Look for patterns and trends. Furthermore, try to see if there is a relationship between any two variables. For instance, income and demand for sports cars.
Method 5: Focus Sessions
When you want to know the different consumer demands simultaneously, you can choose focus sessions. This involves participants having interactive conversations between themselves. The variety of opinions in such sessions gives valuable insights.
Be mindful when you decide on the method of gathering primary data! The chosen method impacts the answers to your marketing problem in the form of preliminary data. Consequently, it will also affect whether your marketing approach is ATL, BTL or TTL you choose and whether you will target the masses or a niche audience.
Due to the wide scope and nature of primary data in marketing, you may need to correct the study results.
To safeguard against errors in your market research, read on!
You will make a population-specification error if you need to know exactly what kind of consumers you wish to sample and survey. To avoid this, think of who uses your product the most. For instance, for a survey on edible oil, you will talk to mothers and bachelors, not the children or older people.
Furthermore, focusing on a specific demographic allows you to gather more targeted and relevant data. In this way, you ensure that your survey addresses the needs and preferences of your primary consumers. This approach enhances the accuracy and applicability of your research findings.
One of the most common errors in collecting primary data is the selection error. This occurs when only interested people respond to the survey. The lack of responses can influence the results negatively. You can tackle this by encouraging participation.
The non-response error means you did not obtain a useful response from the sample surveyed. This error occurs when participants do not answer a few questions from the complete set.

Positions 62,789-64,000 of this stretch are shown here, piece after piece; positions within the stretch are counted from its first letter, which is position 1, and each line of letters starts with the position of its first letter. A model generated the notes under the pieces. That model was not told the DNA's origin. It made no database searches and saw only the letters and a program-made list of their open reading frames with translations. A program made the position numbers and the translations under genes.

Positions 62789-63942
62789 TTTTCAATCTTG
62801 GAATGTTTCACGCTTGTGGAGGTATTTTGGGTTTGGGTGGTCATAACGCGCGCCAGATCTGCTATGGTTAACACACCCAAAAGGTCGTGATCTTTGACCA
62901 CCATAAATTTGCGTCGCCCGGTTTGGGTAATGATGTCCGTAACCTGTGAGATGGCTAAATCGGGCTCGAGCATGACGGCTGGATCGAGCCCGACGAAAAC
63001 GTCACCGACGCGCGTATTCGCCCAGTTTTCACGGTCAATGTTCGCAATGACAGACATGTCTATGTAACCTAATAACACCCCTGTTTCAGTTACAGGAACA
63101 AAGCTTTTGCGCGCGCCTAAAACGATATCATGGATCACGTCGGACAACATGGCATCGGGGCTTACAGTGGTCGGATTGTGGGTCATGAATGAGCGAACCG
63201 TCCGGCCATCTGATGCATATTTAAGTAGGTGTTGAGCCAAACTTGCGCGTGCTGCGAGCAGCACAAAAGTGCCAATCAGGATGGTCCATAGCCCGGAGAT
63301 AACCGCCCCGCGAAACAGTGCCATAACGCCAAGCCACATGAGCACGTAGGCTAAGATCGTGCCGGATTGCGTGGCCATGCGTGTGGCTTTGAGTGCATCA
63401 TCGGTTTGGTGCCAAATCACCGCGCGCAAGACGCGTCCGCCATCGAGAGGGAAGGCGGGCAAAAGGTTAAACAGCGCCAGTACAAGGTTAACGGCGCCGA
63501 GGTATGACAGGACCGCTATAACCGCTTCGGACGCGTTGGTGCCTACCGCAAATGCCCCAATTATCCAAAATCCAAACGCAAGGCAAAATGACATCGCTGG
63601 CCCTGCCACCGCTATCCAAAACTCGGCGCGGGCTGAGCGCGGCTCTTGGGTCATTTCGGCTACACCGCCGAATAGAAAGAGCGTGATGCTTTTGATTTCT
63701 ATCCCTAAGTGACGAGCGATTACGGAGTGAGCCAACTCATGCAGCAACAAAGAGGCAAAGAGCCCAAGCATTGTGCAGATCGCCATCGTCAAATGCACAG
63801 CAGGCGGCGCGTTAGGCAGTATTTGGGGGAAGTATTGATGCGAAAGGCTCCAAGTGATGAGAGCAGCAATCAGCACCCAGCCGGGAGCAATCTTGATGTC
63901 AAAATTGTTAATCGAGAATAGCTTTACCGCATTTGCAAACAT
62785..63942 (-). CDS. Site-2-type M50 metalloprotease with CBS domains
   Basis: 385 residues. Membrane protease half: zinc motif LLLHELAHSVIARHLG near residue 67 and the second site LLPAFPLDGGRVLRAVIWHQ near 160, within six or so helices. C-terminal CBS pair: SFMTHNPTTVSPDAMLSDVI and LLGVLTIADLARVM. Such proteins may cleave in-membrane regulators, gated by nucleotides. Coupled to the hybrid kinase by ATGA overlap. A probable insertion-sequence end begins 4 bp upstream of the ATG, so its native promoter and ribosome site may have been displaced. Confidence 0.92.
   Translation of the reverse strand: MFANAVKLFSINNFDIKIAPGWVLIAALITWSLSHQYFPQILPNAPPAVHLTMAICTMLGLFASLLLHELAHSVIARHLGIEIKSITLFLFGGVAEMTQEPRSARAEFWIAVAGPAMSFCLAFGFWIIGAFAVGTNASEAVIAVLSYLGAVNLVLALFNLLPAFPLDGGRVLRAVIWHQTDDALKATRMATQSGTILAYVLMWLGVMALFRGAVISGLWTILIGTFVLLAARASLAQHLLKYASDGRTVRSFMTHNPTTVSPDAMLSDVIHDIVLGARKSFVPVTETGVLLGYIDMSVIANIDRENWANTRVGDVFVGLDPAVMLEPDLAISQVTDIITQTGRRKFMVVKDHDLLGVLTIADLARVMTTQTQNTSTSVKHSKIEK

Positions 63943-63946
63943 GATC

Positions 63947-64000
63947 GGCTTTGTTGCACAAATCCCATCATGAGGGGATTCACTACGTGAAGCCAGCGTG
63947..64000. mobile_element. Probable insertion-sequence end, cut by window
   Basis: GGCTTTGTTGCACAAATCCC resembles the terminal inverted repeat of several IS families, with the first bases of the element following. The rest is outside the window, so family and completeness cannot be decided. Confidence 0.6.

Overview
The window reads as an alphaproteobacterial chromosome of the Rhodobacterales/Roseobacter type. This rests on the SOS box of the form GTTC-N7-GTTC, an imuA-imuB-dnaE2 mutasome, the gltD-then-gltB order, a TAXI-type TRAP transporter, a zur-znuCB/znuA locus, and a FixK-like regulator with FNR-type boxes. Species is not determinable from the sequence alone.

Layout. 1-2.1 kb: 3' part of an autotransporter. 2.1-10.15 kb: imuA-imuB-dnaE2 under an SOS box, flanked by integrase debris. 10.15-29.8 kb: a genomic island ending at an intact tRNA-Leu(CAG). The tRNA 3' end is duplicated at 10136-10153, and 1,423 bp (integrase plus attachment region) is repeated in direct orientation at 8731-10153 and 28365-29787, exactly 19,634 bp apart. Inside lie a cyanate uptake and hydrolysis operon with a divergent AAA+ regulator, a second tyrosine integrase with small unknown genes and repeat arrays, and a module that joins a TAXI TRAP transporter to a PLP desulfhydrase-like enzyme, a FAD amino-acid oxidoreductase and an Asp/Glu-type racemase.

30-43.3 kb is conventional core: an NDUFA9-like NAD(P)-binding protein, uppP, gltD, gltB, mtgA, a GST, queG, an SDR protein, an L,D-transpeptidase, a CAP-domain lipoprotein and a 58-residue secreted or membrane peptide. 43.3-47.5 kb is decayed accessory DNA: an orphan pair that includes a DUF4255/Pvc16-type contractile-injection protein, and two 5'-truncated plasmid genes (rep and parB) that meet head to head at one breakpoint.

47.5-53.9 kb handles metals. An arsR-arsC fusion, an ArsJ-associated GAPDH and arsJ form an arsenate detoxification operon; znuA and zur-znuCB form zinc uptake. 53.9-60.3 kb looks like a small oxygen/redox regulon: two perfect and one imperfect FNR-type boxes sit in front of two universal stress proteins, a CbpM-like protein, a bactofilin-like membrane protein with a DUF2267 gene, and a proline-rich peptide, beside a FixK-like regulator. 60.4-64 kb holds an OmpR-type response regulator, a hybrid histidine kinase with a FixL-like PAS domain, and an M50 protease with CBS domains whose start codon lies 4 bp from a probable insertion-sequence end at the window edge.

Moreover, this type of error can significantly impact the reliability of your survey results, as it may introduce bias and affect the overall representativeness of the data. Therefore, minimizing non-response errors is crucial for ensuring the accuracy and validity of your research findings.
Primary Data vs. Secondary Data in Marketing
We have already explored what is primary data in marketing and how it can be collected. To fully know the significance of preliminary data, we will compare it against secondary data.
Secondary data in marketing involves relying on existing information about a product or service category. Examples of secondary data are reports by brands and governments, industrial research papers, and even company websites!
Moreover, the most basic difference between primary and secondary data in marketing is that preliminary data is specific.
While Secondary data is quicker and easier to gather, it answers for an entire market segment. However, on the other hand, the time and effort required in collecting primary data reward the researcher with unique insights that are particular to his study. A fitting combination of the two data types will help define a brand’s marketing goals.
Why is primary data important in marketing?
Primary data provides first-hand insights into what consumers prefer and what affects their shopping. This is important as you will base your marketing strategies on this information.
How can a business collect primary data in marketing?
There are plenty of ways for a business to collect primary data. You can conduct surveys, interviews, and focus sessions to gather information.
What are the strengths of primary data in marketing?
The strengths of primary data in marketing are direct insights, accurate information, and current and objective-specific data.
What are the challenges of primary data in marketing?
Collecting primary data is a costly and time-consuming process. There is also a potential for bias.
How can I ensure the accuracy of primary data?
To ensure that the primary data collected is accurate, you must be clear about your aims, minimize bias, and pick a fair sample size.
In conclusion, marketing is complete with primary data. After all, only your target audience can tell you what they want. As a marketer, you should actively find out their demands. For this, you can use the primary data methods discussed above. The ‘What to do’ and ‘What not to do’ are included in this comprehensive guide. Revise when you find yourself doubting what is primary data in marketing.